Full video build is below, followed by detailed instructions with tools and measurements!
You can subscribe to my YouTube channel by clicking here!

Wow! What an insane project. I really never know what I'm getting into with some of these ridiculous builds until I'm deep into it and realized how ambitious of a project it truly was. 

8 x 1" x 3" Ash Hardwood (20 BF milled down)
Natural Danish Oil
TiteBond II Wood Glue

I drew inspiration for this piece from named Caleb Woodard, an incredibly talented woodworker who creates stunning pieces that have amazing shape and contour of all types and sizes. Thanks for the inspiration! Check out his page when you have a sec!

Lissome is a term that describes a shape as thin, supple, and graceful - so that was what I was going to go for with this one of a kind piece. 

My first step was to measure out the size of my space and determine a Length x Width x Height for my project. After that, I could determine what I wanted my rough shape to look like, and from that, I could determine the amount of material to purchase. 

My methodology for this was as such:

  1. Determine Length x Width x Height of table
  2. Divide the depth (width) of my table into "slices" of a certain width (I chose 3") so that I could have five slices at 3" wide to make the final width of 15" for my table
  3. Determine what I want the outside shapes to look like (roughly)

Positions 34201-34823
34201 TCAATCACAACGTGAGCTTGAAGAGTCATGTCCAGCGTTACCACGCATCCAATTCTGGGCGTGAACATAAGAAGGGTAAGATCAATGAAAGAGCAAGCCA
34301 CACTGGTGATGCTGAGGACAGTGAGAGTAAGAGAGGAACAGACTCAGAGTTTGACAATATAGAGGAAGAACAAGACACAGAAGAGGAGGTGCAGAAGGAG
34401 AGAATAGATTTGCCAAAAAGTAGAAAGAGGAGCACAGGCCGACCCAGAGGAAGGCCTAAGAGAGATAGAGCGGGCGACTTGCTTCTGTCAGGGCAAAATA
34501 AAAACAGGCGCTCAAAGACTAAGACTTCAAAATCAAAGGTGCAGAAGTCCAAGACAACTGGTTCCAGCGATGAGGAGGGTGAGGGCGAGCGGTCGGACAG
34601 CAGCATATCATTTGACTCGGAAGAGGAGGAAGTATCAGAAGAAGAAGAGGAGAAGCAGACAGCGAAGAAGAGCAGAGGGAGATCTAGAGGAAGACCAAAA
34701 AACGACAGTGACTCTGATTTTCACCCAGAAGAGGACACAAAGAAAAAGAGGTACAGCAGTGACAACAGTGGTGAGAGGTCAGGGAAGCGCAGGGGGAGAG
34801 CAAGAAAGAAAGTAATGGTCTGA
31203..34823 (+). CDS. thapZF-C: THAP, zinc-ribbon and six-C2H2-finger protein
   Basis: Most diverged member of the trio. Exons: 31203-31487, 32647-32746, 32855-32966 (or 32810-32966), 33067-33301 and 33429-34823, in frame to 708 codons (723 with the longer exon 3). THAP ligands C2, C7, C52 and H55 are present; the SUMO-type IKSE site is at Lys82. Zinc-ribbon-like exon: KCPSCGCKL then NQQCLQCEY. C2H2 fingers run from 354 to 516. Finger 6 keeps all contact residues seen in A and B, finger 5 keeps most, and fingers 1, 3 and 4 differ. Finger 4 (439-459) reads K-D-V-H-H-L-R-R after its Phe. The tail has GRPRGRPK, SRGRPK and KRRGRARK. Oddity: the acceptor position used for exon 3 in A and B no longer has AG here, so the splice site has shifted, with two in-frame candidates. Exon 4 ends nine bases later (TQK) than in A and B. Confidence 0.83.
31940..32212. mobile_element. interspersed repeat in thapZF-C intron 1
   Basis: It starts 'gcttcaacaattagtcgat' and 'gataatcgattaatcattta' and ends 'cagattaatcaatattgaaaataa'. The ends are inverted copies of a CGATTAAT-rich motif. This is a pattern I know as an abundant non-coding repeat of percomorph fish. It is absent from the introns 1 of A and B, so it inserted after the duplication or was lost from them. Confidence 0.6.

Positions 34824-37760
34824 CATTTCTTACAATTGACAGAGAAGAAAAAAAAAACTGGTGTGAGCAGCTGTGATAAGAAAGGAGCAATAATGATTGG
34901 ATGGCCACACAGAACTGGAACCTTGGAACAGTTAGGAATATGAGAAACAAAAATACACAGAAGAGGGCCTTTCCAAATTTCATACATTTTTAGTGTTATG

4. Determine the shape of the inner three slices so that I could transition from one outside shape to another - this was a lot of trial and error until I got to a shape I was happy with
  5. Create a side profile of your shape to make sure the transition is adequate
  6. Knowing now the five layer/slices I'd wan to build, determine the number of laminated pieces I'd need for each slice shape, and then transition those numbers to an overall lumber order
  • The first photo shows my five slices. 
  • The second photo shows those slices color coded based on the length of each piece (example: red = 5 inches)
  • The third photo is all of my pieces mapped out on dimensional lumber. I determined I'd need to order 8 x 10' x 4/4 stock wood cut at 3" wide each. Thus, each slat would be 10' long, roughly 1" thick, and 3" wide. 
Image 5.jpg

Above is the final number of pieces I cut for this project - it was a bit time consuming but probably the fastest part of the whole project! Just set up a stop on your miter saw.